Li Keqiang, born in 1955, became China's premier in March 2013. Like ex-president Hu Jintao, his power base lies with the Communist Youth League, where he was a member of the secretariat of the league’s central committee in the 1980s and later in the 1990s the secretariat’s first secretary. His regional governance experience includes a period as vice party boss, governor and party boss of Henan province between 1998 and 2003 and party boss of Liaoning province beginning in 2004. He became vice premier in 2008. Li graduated from Peking University with a degree in economics.
Premier Li Keqiang urges Scotland to remain part of the UK
China 'wants a strong, prosperous and united Britain, but will respect Scotland’s choice'
AFP in London
Premier Li Keqiang has said he wants to see a “united” Britain, as Scotland prepares to vote on independence.
Asked about the September 18 referendum on whether Scotland should remain in the UK, Li said he wanted a “strong, prosperous and united United Kingdom”.
He was speaking during his visit in London, at a joint press conference with British Prime Minister David Cameron.
Cameron’s Conservative Party, their Liberal Democrat partners in government and the Labour main opposition want Scotland to stay in the UK.
Li’s comments come after United States President Barack Obama suggested earlier this month that Scotland would be better off voting to remain part of the union.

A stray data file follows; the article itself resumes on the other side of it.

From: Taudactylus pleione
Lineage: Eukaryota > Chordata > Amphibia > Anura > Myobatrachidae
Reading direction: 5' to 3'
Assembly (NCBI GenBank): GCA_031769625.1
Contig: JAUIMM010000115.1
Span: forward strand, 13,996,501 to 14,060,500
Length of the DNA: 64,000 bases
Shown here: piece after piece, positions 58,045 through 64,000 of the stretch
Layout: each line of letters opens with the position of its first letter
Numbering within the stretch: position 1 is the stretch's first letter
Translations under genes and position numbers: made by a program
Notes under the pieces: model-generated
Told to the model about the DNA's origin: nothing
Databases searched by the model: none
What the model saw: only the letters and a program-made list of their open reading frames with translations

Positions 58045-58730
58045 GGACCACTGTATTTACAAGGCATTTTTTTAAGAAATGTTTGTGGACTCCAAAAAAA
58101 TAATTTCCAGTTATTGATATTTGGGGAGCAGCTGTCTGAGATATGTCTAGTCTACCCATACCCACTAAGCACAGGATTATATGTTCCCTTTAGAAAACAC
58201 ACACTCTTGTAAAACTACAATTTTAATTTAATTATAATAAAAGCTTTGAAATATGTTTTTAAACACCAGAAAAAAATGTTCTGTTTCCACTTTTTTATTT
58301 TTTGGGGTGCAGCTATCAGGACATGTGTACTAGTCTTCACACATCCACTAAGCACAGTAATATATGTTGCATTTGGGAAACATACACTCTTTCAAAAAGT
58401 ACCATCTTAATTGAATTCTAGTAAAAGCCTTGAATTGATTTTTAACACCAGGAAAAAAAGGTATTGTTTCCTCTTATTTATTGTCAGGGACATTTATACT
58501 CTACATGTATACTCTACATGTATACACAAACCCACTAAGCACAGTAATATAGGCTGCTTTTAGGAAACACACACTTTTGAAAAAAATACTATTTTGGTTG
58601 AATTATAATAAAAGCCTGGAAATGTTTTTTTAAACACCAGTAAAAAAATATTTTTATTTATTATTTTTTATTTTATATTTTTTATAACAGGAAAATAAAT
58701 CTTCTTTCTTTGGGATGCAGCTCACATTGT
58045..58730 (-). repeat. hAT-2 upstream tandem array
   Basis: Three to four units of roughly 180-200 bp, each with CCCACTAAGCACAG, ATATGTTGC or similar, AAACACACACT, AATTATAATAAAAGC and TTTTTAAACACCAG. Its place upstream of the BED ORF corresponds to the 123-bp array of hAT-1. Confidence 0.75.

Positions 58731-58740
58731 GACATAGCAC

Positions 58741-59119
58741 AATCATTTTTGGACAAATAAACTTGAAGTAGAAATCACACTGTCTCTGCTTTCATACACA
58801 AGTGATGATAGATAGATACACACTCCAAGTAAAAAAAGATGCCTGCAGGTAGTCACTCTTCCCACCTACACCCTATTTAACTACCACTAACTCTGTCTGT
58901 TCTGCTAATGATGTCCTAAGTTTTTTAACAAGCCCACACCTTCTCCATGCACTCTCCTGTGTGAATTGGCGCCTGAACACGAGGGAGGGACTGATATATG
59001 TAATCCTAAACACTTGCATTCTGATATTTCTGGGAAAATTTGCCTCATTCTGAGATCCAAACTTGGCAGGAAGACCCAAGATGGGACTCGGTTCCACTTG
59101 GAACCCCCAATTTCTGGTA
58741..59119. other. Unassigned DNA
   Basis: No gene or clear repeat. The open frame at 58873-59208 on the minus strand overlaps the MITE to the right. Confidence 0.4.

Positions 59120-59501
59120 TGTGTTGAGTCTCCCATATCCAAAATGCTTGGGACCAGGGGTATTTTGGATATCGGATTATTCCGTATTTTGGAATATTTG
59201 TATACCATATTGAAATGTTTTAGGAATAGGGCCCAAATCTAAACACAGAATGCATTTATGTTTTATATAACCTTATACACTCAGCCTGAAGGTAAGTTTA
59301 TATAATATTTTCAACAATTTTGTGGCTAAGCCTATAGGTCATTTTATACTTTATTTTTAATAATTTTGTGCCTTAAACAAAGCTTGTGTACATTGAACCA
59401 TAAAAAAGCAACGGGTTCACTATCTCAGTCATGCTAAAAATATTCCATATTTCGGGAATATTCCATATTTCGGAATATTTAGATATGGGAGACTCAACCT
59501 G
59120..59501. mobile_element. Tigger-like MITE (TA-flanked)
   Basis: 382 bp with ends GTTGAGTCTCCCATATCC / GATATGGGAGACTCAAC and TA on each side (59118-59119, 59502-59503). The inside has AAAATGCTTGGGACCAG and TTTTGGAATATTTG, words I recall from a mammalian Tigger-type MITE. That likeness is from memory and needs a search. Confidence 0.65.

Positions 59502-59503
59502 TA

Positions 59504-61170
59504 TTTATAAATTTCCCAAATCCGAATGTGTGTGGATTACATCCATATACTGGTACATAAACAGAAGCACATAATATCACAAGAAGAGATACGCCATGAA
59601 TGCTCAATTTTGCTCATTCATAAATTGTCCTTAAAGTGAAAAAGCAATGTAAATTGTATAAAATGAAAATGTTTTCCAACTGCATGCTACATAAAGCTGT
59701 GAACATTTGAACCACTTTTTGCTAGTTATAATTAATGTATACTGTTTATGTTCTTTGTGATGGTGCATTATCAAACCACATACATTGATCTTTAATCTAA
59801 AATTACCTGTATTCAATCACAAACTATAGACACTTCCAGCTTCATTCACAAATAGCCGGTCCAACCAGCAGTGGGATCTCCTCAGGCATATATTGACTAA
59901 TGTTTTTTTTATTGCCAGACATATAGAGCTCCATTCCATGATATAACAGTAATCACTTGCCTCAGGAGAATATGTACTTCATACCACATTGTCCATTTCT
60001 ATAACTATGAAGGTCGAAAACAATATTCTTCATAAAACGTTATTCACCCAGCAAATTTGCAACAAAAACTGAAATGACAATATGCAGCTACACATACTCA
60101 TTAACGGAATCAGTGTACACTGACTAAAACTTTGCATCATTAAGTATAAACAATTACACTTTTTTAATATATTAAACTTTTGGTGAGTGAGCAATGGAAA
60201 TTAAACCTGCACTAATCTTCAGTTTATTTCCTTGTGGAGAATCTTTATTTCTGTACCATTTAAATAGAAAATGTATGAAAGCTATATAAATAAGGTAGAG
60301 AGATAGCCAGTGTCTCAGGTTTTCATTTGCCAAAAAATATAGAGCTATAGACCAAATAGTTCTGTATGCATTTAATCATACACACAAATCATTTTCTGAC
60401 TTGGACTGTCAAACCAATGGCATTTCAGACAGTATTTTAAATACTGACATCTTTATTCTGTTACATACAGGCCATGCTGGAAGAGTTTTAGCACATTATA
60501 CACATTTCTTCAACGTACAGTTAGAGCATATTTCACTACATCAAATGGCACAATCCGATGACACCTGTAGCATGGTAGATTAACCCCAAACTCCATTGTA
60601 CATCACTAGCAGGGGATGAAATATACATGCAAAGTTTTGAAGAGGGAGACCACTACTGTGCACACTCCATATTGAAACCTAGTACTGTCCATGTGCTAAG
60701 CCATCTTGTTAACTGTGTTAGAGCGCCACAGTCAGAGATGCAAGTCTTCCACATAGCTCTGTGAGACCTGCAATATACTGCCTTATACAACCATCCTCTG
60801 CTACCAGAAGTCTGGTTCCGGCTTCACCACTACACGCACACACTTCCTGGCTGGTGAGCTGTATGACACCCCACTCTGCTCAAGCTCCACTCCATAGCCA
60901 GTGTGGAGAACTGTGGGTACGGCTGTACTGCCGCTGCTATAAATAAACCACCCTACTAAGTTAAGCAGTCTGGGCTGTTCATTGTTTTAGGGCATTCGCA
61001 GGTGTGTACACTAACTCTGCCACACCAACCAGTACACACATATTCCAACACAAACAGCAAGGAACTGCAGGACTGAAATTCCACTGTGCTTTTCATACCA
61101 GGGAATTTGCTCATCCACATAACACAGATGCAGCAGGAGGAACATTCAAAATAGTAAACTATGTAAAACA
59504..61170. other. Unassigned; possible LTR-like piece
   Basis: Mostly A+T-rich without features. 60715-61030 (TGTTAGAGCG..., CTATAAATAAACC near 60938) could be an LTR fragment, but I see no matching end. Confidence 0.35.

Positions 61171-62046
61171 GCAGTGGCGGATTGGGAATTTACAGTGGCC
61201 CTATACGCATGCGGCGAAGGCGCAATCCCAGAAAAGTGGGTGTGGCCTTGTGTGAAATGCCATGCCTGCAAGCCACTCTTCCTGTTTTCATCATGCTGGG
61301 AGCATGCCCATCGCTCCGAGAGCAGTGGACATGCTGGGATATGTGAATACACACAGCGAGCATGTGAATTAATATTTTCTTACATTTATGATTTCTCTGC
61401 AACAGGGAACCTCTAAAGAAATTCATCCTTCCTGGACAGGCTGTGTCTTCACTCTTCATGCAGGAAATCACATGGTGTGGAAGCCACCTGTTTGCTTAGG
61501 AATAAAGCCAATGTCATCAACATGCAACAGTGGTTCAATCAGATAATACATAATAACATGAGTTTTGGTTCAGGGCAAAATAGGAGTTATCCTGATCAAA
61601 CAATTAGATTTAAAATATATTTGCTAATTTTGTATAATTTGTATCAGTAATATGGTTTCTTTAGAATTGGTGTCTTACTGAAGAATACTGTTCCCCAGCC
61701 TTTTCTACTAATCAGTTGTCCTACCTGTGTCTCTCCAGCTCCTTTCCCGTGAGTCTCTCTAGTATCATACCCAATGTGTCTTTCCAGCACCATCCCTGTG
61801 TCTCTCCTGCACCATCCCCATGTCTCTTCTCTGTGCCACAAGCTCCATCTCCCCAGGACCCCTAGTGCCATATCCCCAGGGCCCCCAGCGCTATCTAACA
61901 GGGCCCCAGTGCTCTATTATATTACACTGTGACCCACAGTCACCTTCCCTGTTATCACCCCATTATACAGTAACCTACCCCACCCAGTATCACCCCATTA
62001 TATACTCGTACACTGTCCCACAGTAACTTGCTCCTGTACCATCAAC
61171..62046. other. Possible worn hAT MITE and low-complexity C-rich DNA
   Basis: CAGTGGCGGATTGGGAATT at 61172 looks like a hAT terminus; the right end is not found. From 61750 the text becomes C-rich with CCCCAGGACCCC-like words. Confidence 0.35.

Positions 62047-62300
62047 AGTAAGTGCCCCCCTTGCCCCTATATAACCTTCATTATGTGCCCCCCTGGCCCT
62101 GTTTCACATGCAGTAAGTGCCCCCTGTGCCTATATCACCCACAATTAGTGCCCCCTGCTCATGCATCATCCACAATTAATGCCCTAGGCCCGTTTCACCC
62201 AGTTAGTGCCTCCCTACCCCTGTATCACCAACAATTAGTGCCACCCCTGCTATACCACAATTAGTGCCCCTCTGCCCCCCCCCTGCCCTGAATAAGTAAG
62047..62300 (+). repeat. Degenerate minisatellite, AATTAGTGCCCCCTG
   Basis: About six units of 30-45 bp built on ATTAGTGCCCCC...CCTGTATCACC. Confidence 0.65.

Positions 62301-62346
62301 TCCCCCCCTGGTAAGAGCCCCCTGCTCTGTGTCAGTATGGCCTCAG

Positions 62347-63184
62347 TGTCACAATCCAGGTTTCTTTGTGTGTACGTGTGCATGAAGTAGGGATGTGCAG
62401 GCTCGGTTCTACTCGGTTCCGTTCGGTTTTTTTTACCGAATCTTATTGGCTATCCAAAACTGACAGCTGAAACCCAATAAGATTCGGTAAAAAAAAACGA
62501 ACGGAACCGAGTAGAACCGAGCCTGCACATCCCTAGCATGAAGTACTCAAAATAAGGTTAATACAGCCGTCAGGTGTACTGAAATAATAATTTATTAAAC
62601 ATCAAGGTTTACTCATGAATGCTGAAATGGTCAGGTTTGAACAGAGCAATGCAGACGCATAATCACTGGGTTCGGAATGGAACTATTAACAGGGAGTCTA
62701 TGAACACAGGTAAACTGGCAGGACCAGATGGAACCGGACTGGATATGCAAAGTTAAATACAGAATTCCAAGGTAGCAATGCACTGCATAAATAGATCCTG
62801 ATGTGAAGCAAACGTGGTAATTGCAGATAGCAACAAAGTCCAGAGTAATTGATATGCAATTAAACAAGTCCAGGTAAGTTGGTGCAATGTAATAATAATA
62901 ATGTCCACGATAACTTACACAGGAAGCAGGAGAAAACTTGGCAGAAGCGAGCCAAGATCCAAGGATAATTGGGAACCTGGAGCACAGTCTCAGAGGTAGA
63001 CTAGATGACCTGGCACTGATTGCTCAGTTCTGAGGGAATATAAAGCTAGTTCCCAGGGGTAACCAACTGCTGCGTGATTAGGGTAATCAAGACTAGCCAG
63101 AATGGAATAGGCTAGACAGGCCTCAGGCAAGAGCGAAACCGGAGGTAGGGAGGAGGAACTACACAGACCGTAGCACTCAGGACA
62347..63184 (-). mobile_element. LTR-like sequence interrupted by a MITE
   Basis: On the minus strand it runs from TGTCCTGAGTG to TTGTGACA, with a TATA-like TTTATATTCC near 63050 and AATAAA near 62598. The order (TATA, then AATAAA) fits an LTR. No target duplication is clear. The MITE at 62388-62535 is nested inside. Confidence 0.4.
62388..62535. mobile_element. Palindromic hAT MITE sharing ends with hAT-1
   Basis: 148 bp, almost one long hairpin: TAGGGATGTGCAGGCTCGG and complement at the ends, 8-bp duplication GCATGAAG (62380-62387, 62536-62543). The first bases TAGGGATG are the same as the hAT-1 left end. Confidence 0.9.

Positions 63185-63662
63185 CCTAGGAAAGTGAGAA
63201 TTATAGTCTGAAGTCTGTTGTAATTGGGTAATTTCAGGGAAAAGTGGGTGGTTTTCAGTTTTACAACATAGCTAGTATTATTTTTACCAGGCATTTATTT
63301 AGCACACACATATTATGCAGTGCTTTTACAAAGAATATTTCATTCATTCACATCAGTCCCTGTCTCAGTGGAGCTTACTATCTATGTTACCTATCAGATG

“From the outside at least, it looks like things have worked pretty well,” Obama said.
Li told reporters at Britain’s Foreign Office that he welcomed a “strong, prosperous and united United Kingdom”.
“I believe that the United Kingdom can stay at the forefront in leading the world’s growth and development and also continue to play an important and even bigger role for regional stability and global peace,” he said.
But “we certainly respect the choice you make”, he added.
Li’s comments were dismissed by the Yes Scotland campaign, which is backed by Scottish First Minister Alex Salmond’s Scottish National Party.
“Unlike people in China, people here will have a free and democratic vote on September 18 when they will decide on the future of their country,” a spokesman said.
“We believe that decision will be Yes.”
A poll conducted by public opinion research company ICM for the Scotland on Sunday newspaper over the weekend put the ”Yes” vote for independence on 36 per cent and the “No” vote at 43 percent, while 21 per cent said they were undecided.